Europe has entered new age of austerity.
And its momentous impact are being felt in massive social upheaval across the European continent.
In Spain,public sector workers upset by five percent pay cut and freeze Tuesday are staging mass protests,mobilized by Spain's biggest trade unions, in Madrid.
In Germany,Chancellorannounced tough budget cuts - the biggest since World War II - to squeeze 86 billion euros in savings by 2014.
Mrs. Merkel stated the planned savings would come from 10,000 public sector jobs cut,special parental unemployment aid reduction,armed forces spending cuts and abolition of energy subsidies.
In the United Kingdom,Britain's Prime Minister David Cameron also warned austerity steps are afoot to control the ballooning national debt of US$1.12 billion and huge British 156 billion pound deficit that is way above 11 percent of the Gross Domestic Product(GDP).
He sounded sober note that "Labour's legacy" and Britain's dire financial situation were "even worse than we thought".
Chancellor of the Exhequeris set to announced emergency budget June 22 that will affect the British economy,society and way of life.
These grave austerity steps are being planned in two of Europe's strongest economies as European finance ministers huddled in Luxembourg to set up the May 10 750 billion euros rescue package.
They met amid global stock and currency market jitters that sent the Euro to below 1.2 - briefly to 1.188 before rebounding to 1.196 against the US dollar - the lowest level in four years Monday.
As they iron out proposal for early European Union(EU) scrutiny of national budget plans to prevent Greek-style crisis,they express support for sanctions against errant nations that ignore warnings to balance national debts.
Herman van Rompuy,European Council President,stated the proposed sanctions would be slapped on countries in the Eurozone that do not take appropriate measures in future.
Meanwhile,in Hungary,which saw its currency,Forint falling six percent against the US dollar last week,Gyorgy Matocsy,its economy minister,stressed that "Hungary is not Greece" in a bid to pacify fears after gaffe by Viktor Orban,Hungary's Prime Minister.
In an emergency meeting,the Eastern European country,which had in 2008 got IMF and EU bailout of US$25 billion,reassured markets that steps would be taken to control Hungary's budget deficit with public spending cuts.
Dominique Strauss Kahn,the managing director of the International Monetary Fund(IMF) described the new European Financial Stability Facility being set up by the EU finance ministers is very vital for "stabilization of the euro zone".
The new fund set up under Luxembourg law,will be a separate entity based in Luxembourg with the 16 eurozone governments as shareholders.
It will market debts guaranteed by governments and use the money raised to help countries, like Greece that comply with strict budgetary conditions as demanded by Germany,in need with loans.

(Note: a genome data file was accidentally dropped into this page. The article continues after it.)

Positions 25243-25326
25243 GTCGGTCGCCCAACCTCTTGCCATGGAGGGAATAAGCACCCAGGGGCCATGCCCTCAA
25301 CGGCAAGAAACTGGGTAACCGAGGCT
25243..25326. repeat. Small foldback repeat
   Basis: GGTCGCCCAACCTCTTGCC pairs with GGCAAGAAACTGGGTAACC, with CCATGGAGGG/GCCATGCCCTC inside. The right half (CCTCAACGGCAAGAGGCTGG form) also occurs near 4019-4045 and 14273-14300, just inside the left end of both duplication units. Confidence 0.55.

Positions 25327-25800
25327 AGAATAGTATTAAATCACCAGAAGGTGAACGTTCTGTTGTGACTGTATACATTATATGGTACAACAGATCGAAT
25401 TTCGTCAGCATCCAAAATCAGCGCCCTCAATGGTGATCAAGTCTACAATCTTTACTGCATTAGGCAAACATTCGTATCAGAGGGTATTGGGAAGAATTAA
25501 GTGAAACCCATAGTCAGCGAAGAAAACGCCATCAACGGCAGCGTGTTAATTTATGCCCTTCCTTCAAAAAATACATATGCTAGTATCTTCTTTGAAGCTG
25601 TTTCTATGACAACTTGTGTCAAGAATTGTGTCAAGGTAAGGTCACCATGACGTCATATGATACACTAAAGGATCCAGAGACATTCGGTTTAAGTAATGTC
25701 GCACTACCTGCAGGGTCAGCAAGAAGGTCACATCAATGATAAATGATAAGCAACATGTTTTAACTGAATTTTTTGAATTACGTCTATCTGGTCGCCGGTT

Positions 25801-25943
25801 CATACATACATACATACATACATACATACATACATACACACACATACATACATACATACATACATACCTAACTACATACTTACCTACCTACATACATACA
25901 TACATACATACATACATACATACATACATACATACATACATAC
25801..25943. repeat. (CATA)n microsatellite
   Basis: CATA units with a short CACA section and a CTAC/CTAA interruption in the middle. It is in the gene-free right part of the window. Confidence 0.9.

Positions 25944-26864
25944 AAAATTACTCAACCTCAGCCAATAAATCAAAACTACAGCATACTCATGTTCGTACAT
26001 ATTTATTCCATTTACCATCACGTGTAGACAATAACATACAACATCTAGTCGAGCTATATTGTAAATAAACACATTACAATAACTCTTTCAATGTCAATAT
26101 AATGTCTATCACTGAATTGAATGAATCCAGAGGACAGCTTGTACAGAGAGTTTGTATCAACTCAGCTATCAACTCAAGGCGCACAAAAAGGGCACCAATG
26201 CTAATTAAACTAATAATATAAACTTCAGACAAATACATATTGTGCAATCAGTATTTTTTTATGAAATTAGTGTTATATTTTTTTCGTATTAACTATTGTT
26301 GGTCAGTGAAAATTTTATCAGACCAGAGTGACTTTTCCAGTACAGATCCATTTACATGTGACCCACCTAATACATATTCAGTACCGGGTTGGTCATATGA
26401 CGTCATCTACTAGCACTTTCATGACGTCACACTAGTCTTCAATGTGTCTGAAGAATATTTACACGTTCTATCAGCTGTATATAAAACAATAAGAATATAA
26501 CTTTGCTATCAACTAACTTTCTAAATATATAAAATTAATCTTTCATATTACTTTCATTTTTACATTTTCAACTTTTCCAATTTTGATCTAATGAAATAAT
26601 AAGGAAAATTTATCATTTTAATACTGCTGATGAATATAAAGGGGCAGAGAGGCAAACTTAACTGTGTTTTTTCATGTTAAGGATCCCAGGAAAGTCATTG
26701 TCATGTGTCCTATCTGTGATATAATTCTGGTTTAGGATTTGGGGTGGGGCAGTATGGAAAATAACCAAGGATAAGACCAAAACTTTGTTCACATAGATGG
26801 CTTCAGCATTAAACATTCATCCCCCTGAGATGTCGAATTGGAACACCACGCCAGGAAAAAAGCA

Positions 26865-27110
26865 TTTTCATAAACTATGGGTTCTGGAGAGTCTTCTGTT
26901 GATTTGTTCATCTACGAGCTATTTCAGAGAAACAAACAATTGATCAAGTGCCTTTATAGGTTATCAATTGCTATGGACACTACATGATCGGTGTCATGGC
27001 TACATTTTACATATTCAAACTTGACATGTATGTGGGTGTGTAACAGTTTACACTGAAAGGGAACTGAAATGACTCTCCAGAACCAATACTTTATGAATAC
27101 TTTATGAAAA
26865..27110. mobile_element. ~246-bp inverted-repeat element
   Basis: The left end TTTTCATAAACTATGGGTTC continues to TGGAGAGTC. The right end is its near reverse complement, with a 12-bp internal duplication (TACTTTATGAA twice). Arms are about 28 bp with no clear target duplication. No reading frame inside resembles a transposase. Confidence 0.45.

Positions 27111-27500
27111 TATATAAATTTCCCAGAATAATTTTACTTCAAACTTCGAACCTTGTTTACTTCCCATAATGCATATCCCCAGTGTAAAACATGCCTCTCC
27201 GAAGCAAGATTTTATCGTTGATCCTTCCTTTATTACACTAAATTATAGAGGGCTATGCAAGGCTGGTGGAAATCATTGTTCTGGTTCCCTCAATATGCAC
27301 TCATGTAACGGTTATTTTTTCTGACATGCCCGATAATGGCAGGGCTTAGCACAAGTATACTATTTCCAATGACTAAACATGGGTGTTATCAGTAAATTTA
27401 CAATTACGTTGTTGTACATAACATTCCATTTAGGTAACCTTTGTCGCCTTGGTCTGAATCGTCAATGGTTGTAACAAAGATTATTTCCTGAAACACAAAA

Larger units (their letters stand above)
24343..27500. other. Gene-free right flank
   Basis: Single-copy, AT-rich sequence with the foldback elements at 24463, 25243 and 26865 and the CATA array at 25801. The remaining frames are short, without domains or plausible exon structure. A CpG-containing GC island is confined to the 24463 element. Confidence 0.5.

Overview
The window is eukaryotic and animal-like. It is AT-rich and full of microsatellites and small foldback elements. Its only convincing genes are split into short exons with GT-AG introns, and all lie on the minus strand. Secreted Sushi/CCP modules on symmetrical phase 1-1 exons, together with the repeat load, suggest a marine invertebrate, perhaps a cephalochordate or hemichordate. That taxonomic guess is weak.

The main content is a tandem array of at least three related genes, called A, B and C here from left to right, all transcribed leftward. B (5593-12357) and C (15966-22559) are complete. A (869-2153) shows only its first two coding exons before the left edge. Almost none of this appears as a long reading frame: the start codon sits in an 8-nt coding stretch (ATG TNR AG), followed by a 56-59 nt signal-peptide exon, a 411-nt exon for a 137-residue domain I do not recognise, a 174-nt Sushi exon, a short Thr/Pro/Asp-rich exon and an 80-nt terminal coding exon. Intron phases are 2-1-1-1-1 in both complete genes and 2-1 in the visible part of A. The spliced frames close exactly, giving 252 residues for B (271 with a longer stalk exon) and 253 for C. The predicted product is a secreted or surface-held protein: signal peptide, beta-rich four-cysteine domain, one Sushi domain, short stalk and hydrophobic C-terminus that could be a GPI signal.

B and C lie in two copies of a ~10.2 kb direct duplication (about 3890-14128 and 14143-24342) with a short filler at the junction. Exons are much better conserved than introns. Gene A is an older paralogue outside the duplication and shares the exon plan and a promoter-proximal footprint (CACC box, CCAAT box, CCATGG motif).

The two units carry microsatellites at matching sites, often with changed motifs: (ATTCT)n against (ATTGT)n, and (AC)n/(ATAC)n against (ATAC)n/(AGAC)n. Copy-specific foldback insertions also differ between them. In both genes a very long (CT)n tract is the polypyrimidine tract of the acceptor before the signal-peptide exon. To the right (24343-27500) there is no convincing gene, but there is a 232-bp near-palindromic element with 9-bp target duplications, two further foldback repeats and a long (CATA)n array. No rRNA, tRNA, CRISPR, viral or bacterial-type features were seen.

To stop the spread of the Greek sovereign debt crisis,the European governments are taking drastic steps to cut bloated bureaucracies and chop off fat deficits.
They are reported to be tightening the belts to avoid going the Greek Bust way,according to BBC latest Euro Austerity Drive Survey Country-By-Country.
In Greece,the crucible of Western civilization and epicenter of the Euro Quake,the embattled Greek government has vowed to bow to EU's stability pact of maximum three percent budget deficit limit by 2014.
This means it has to take tough measures to bring down the current 13.6 percent budget deficit by chopping off public spendings via public sector pay,pension and bonus freeze and cut over next three years.
It also raises sales tax (VAT) from 19 percent to 23 percent and impose 10 percent tax hikes on fuel,alcohol and tobacco.
It has started to plug tax leakages via crack down on tax evasion and on corruption within the tax and customs service.In the PIIGS countries - Portugal,Italy,Ireland,Greece and Spain,tough budgets are being announced and planned.
Among the notable steps are the five percent pay cuts for politicians including the top leaders of Portugal,Spain and UK as key indicator of "leadership by example" in current austerity drive.
In Italy,the pay cut for top public sector earners like ministers and MPs might progressively ne implemented up to 10 percent.
And for every five public sector employees who leave,only one new worker will be taken in new pay freeze and recruitment control policy.
Interestingly,Spain has to reversed social welfare benefit ending 2,500 euros
Well,times are tough as the global recession bites harder.
Mrs.Merkel sums it up when she notes that "Germany cannot live beyond its means".